A great introduction to the work of Anna Magnani and Italian neorealist director Luchino Visconti. The dialogue overlaps and everyone speaks quickly, so in all honesty it’s a challenge to watch in Italian with English subtitles. But it’s also rewarding.

James Plath's picture

A former nightclub singer, Anna Magnani was a star of Italian stage and screen known for her portrayal of earthy, peasant-class women and an emotional style of acting that brought volumes of praise.

Tennessee Williams was so impressed by her that he wrote the play “The Rose Tattoo” with her in mind and asked her to star in it. But in 1951—the year that “Bellissima” was released in Italy—she didn’t know enough English and turned him down. Williams persisted, persuading Magnani to play the female lead in the film version of “The Rose Tattoo” when it was released in 1955. By then she was more comfortable with English, and her reward for acting in her first English-language picture was an Oscar for Best Actress.

“Bellissima” doesn’t get much press, but it’s a terrific introduction to Magnani and director Luchino Viscontin—who, along with Michelangelo Antonioni, Federico Fellini, Gianni Puccini, Roberto Rossellini, Vittorio De Sico, Cesare Zavattini, Susco Cecchi d’Amico, Guiseppe De Santis, and Pietro Ingrao, worked in a style of filmmaking known as Italian neorealism from the end of WWII until the early 1950s.

Italian neorealism was a reaction to more genteel films of the time that followed Hollywood’s lead, depicting an upper class and a level of comfort that most post-war Italians did not know. Instead, the neorealists focused on the economic struggles of the working class engaged in everyday activities and small pursuits. Rather than elaborate sets, they preferred to film on location in real urban neighborhoods and homes or on struggling country farms. And rather than pay a cast of actors, only the stars were professional actors, while the rest were nonprofessionals coached by the director. Not surprisingly, their themes often targeted the system that had failed people, or the wealthy who had exploited them, and the institutions that seemed to perpetuate the myths that run counter to the reality the workers lived.

“Bellissima,” a black-and-white film in Italian with English subtitles, doesn’t have a very complicated plot. Maddalena (Magnani) lives with her husband (Gastone Renzelli) and young daughter (Tina Apicella) in a run-down apartment that borders an outdoor cinema and stage show. Maddalena works as a nurse, traveling near and far to give shots to people. But one day she hears about a Stella Film contest to find the prettiest 6- to 8-year-old girl in Rome for a new picture, and she joins the stampede of mothers who show up with their daughters in tow, all hoping it might be their ticket out of poverty. But Maddalena stands head and shoulders above them all because she turns into a stage mother almost instantly. She pushes her daughter (who’s only five), she schemes, she’s a “Dance Mom” at classes, and she’ll do anything—well, almost anything—to get her daughter noticed by the producer, even if it takes cozying up to one of the assistant producers (Walter Chiari), who has his own agenda.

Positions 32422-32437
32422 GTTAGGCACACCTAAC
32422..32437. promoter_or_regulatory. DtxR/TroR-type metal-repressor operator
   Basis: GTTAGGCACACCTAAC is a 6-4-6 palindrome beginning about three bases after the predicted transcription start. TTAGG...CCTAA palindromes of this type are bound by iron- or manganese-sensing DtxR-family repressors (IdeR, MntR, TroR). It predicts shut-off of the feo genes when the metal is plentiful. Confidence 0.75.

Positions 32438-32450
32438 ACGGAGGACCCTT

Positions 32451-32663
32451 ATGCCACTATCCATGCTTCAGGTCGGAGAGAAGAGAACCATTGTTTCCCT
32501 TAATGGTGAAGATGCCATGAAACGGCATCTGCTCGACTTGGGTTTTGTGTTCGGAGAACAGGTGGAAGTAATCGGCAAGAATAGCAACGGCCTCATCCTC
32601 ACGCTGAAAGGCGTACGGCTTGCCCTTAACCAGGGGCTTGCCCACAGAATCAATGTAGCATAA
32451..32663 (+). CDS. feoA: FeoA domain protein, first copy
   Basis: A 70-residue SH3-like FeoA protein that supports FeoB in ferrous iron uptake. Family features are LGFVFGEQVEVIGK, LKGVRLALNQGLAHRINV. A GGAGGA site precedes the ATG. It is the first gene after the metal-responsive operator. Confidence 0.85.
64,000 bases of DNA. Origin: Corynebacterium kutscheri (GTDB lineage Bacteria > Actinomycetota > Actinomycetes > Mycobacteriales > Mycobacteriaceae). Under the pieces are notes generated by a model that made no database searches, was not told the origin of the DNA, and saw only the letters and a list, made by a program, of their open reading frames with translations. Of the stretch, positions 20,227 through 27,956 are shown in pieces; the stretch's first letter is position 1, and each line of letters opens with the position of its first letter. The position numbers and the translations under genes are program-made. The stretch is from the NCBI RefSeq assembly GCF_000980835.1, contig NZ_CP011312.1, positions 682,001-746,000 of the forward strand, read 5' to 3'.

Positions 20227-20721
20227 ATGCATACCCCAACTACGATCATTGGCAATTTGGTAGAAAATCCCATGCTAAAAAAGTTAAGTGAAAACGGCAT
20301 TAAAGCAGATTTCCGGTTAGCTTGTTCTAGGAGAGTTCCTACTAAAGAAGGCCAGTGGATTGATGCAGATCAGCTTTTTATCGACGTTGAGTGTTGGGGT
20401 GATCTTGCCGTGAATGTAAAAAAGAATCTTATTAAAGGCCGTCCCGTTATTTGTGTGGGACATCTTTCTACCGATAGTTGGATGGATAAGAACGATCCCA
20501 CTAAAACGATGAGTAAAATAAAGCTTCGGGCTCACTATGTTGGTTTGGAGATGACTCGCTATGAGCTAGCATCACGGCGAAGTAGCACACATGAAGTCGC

But it’s the ironic ending and Magnani’s acting that make “Bellissima” something more complex and richly textured, along with Visconti’s direction and compelling cinematography by Piero Portalupi and Paul Ronald. The overlapping dialogue, the filming in tight quarters to show the tight spot the family is in, financially, and the parade of real people make every scene flush with realism. There are no glamorous shots of Rome, only a side most people haven’t seen. And Viscontin shoots much of the picture at the real Cincitta Studios, where all of the mothers bring their little girls and where much of the drama unfolds. In fact, real director Alessandro Blasetti plays himself, as the director who is holding auditions, with his real production manager (Vittorio Glori) and production designer (Mario Chiari) also playing cameos. Director Luigi Fillippo D’Amico and production manager George Tapparelli also appear. And so the film is ripe with authenticity. The peasant portions feature real people, and the movie lot portions feature real movie people doing what they do every day.

Still, when the final “cut” comes, it’s Magnani’s picture. She’s onscreen most of the time, and most of the time she’s emoting at a level that makes it hard to turn away from her. How she embraces so much emotion without her character edging into caricature or her performance picking up traces of the melodramatic is something would-be actors might be able to study and explain. Not me. I just know that “Bellissima” is an interesting and entertaining film largely because of her.

For a standard definition release, “Bellissima” features a number of scenes that have a surprising level of detail and sharp edges. Others—especially long shots outdoors—are washed out a little by the natural exterior light. But the pacing in this film is so quick and the contrast levels so strong, overall, that weaker sections are quickly passed over. “Bellissima” was restored and remastered for this DVD, and is presented in 1.33:1 aspect ratio.

The audio is a simple Italian Dolby Digital 1.0 Mono with English subtitles. There’s not much to say here except to praise the consistency of the mix and the sound quality. Whether we’re indoors or outside, there’s no variation in volume level or quality, and no hiss or pop to mar the monologues.

There are no bonus features.

Bottom line:
“Bellissima” is a great introduction to the work of Anna Magnani and Italian neorealist director Luchino Visconti. The dialogue overlaps and everyone speaks quickly, so in all honesty it’s a challenge to watch in Italian with English subtitles. But it’s also rewarding.


Film Value